SIGNAL CHAIN BASICS #58: Analyze the RL drive in an ECG front end using SPICE

SIGNAL CHAIN BASICS #58: Analyze the RL drive in an ECG front end using SPICE

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(Editor’s note: Signal Chain Basics is an ongoing (and popular) series; you can click here for a complete, linked list of installments #1 through #55 of the series, and here for all installments.)

(Also note: to see each image as an enlarged pdf, click on the word "enlarge" at the end of each caption.)

Electrocardiography (ECG) is the science of converting the ionic depolarization of the heart to a measurable electrical signal for analysis.  One of the most common challenges in the design of the analog electronics interface to the electrodes/patient is in the optimization of the right leg drive (RLD) for common mode performance and stability.  Leveraging SPICE to help in this effort can greatly simplify this process.

In an ECG front end, the RLD amplifier provides a common electrode bias at Vref and feeds back the inverted common mode noise signal (enoise_cm) to reduce the overall noise seen at the inputs of the instrumentation amplifier gain stage.  In Figure 1, the sources ECGp and ECGn are split to show how the RLD amplifier provides the common reference point for a portion of the ECG signal that is seen at the positive and negative inputs of the instrumentation amplifier (INA). 

Figure 1:  Simplified LEAD I with RLD connections (enlarge)

The parallel RC combination for the left arm, right arm, and right leg represents the lumped passive electrode connection impedance, which will be represented though the rest of this article as 52kΩ and 47nF.  Assuming enoise couples parasitically into the inputs, the feedback of enoise_cm will reduce the overall noise signal at each input, leaving the residual noise to be filtered externally or rejected by the common mode rejection ratio (CMRR) of the INA. 

The variation in common mode rejection can be seen in Figures 2, 3, and 4, which show the common mode test circuit with varying gain of the RLD amplifier.  These plots show that the best low-frequency CMRR is achieved with no feedback resistor (i.e. infinite gain); however, in reality, eliminating the DC path and/or setting RF to a high value may not be practical for applications that require linear operation of the RLD amplifier when one of the input amplifier leads is removed. 


Figure 2:  CMRR vs. RLD gain (enlarge)


Figure 3:  Plot of CMRR vs. frequency and RLD gain (RF) (enlarge)


Figure 4:  CMRR RLD vs. no RLD (enlarge)

Once the gain of the RLD amplifier has been determined, the next step is to use the test circuit in Figure 5 and inject a small signal step in the loop and monitor the output response.  In this case, the response (displayed in Figure 6) shows a strong output oscillation indicating instability in the loop. The dominant feedback path causing this instability is the body/electrode/INA feedback path around the RLD amplifier.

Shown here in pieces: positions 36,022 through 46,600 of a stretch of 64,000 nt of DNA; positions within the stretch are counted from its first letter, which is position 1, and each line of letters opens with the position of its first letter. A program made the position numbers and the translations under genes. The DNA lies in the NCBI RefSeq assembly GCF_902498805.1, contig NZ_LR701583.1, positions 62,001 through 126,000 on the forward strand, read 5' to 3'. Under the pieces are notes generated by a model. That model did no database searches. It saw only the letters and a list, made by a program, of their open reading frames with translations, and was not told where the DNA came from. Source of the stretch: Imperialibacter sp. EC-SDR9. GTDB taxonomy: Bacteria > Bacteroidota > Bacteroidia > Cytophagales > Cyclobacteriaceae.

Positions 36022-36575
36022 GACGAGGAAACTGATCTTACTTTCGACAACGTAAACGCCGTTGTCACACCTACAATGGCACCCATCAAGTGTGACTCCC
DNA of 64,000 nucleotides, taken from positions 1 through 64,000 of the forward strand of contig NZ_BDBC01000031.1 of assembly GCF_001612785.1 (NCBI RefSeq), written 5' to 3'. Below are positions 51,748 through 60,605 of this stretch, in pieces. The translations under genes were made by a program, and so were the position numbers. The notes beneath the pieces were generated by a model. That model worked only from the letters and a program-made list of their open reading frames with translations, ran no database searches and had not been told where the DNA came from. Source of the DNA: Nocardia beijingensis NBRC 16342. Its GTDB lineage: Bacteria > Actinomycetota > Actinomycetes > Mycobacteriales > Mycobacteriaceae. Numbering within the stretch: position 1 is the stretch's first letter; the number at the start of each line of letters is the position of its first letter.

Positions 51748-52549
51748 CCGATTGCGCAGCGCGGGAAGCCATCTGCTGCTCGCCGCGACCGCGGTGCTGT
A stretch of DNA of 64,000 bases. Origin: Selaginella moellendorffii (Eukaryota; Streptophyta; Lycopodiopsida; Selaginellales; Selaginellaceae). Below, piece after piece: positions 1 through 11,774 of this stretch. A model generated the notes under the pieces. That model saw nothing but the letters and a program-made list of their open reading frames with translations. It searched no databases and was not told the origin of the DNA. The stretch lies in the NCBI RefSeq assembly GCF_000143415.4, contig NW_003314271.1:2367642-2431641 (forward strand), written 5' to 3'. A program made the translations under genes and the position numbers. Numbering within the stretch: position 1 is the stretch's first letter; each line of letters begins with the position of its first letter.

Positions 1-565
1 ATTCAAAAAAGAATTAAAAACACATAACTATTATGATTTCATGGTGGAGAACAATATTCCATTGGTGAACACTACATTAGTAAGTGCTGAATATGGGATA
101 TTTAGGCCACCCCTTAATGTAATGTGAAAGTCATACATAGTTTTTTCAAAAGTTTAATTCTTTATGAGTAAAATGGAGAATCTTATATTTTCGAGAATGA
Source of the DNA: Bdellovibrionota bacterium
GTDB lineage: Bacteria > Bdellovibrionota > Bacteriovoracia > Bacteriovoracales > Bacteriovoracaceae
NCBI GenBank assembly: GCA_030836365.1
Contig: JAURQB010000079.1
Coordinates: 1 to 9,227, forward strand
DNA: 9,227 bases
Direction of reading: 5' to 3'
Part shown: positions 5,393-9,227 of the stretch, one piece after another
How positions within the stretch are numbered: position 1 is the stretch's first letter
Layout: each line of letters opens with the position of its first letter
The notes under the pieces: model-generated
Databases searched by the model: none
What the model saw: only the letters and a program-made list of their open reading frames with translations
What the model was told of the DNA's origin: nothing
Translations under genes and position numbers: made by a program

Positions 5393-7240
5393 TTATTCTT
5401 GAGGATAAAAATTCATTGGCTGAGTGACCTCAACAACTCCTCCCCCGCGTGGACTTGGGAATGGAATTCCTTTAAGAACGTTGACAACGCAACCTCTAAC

Figure 5:  Small-signal pulse test circuit (enlarge)


Figure 6:  Output plots for Figure 5 (enlarge)


Figure 7 shows a test circuit that allows the feedback and the open loop gain (AOL) curve of the RLD amplifier to be separated and analyzed on a Bode plot. 


Figure 7:  Test circuit of electrode/INA feedback (enlarge)

Note that without an external compensation network the 1/β curve approaches the AOL curve at with a rate of closure (ROC) >20dB/dec, indicating instability (the proof of this criterion is not discussed here). 

The fix for this issue, shown in Figure 8, is to add a series Rc and Cc in the local feedback of the RLD amplifier (Zc in Figure 9).  Zc then becomes the dominant feedback path between 20k-30kHz. The result for the simulation in Figure 7 is represented by the 1/β (feedback) curve of Figure 9. 

Figure 8:  Test circuit for compensation network (enlarge)

Figure 9:  AOL, 1/β, and Zc (enlarge)


Figure 10 shows the full circuit of the right leg drive with compensation. The new, compensated 1/β plots (based on variations in Rc and Cc) are shown in Figure 11.  The overall 1/β intersects the AOL curve with a ROC that is ≤ 20dB/dec and a loop gain with >45° phase margin (Figure 12).


Figure 10:  Compensated right leg drive (enlarge)


Figure 11:  AOL and 1/β for different values of Cc (enlarge)


Figure 12:  Loop gain and phase for Figure 10 (enlarge)

In summary, SPICE can be a useful tool to quickly help analyze and optimize the performance and stability of the RLD front-end circuitry.  Keep in mind that the simulation can only be as good as the models, so it is important to model key specifications, such as noise; AOL; open loop Zout; and CMRR vs. frequency, correctly and up front before analysis and design.


•Brown, John and Joseph Carr,  Introduction to Biomedical Equipment Technology, Prentice Hall Inc.,  New Jersey  1981, 1993.

•Dubin, Dale, Rapid Interpretation of EKG’s, Cover Publishing Company, Fort Myers 2000.

Green, Timothy, Operational Amplifier Stability, Part 2 of 15:  Op Amp Networks, SPICE Analysis,

About the author
Matthew William Hann, Precision Analog Applications Manager at TI, has more than a decade of product expertise which includes temperature sensors, difference amplifiers, instrumentation amplifiers, programmable gain amplifiers, power amplifiers, and TI’s line of ECG AFE devices. Through his role as an applications engineer, Matt has developed a focused expertise on the design of analog front ends for medical applications such as ECG, EEG, EMG, blood glucose monitoring, and pulse oximetry. Matt received his BSEE from the University of Arizona, Tucson. He can be reached at




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